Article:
WikiLeaks published more than 8,000 pages of documents that it says are classified files from the CIA that purportedly reveal secrets about agency hacking tools used to break into computers, cellphones and smart TVs.
In a statement released earlier Wednesday, the CIA said it had "no comment on the authenticity of the documents."
The CIA then said that its "mission is to aggressively collect foreign intelligence overseas to protect America from terrorists, hostile nation states and other adversaries" and that it is "legally prohibited from conducting electronic surveillance targeting individuals here at home."
The activities conducted by the CIA are subject to "rigorous oversight" to ensure that they comply fully with the law and U.S. Constitution, it said.
"The American public should be deeply troubled by any Wikileaks disclosure designed to damage the Intelligence Community’s ability to protect America against terrorists and other adversaries," the CIA said. "Such disclosures not only jeopardize US personnel and operations, but also equip our adversaries with tools and information to do us harm."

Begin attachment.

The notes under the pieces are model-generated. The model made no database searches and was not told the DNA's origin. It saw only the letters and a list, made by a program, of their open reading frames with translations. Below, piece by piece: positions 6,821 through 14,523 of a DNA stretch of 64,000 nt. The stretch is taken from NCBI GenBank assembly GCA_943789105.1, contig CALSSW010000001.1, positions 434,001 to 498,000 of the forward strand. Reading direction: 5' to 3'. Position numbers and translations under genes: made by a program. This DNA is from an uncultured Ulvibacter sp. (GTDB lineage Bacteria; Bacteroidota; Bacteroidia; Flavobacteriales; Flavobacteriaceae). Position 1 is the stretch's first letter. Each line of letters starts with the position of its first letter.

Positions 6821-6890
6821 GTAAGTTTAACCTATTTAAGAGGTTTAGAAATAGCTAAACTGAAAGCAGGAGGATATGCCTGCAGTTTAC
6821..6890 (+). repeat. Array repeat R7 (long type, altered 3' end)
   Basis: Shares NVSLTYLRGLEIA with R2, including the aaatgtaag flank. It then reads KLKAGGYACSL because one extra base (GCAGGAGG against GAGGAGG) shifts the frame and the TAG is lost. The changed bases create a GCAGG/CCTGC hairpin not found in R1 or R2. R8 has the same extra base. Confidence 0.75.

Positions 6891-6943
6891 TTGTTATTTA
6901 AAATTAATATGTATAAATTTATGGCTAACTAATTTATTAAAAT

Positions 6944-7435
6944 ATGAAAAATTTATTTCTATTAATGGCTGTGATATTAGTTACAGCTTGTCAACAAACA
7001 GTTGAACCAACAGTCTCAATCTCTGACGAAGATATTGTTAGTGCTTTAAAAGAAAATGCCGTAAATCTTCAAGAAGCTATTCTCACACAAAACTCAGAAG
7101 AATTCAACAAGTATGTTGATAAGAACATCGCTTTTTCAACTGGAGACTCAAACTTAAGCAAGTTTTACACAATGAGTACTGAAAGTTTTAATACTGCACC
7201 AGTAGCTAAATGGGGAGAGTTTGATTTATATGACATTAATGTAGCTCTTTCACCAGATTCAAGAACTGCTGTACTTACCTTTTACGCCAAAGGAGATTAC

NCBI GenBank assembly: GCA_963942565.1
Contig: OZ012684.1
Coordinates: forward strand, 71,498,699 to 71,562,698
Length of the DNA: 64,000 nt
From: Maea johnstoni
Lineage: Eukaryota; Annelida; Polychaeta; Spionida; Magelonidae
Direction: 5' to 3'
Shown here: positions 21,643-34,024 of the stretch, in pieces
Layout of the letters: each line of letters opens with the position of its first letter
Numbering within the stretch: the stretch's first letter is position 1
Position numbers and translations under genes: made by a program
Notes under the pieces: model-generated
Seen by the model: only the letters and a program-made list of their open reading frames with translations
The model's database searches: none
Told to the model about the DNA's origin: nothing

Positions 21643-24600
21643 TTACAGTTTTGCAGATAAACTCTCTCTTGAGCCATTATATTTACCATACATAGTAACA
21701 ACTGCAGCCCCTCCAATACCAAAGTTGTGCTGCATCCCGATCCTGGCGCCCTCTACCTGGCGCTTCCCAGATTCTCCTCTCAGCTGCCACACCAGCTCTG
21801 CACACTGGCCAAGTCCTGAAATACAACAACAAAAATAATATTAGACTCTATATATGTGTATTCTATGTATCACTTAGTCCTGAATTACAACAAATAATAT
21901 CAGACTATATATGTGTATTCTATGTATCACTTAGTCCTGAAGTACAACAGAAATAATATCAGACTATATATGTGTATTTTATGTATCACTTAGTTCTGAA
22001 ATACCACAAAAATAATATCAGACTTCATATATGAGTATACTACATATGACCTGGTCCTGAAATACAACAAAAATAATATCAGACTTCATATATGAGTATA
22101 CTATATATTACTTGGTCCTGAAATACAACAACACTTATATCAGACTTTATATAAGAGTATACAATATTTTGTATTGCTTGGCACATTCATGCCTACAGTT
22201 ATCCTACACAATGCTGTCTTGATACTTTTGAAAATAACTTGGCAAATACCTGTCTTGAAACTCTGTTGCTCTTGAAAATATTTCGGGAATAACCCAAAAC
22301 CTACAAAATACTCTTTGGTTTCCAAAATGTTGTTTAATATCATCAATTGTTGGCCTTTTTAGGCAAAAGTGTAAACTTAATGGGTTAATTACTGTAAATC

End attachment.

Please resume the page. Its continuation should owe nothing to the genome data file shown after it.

WikiLeaks said a former government contractor circulated the files, in a statement accompanying the documents.
"Recently, the CIA lost control of the majority of its hacking arsenal including malware, viruses, trojans, weaponized 'zero day' exploits, malware remote control systems and associated documentation. This extraordinary collection, which amounts to more than several hundred million lines of code, gives its possessor the entire hacking capacity of the CIA. The archive appears to have been circulated among former U.S. government hackers and contractors in an unauthorized manner, one of whom has provided WikiLeaks with portions of the archive," the whistleblower group said.
ABC News' Pierre Thomas contributed to this report.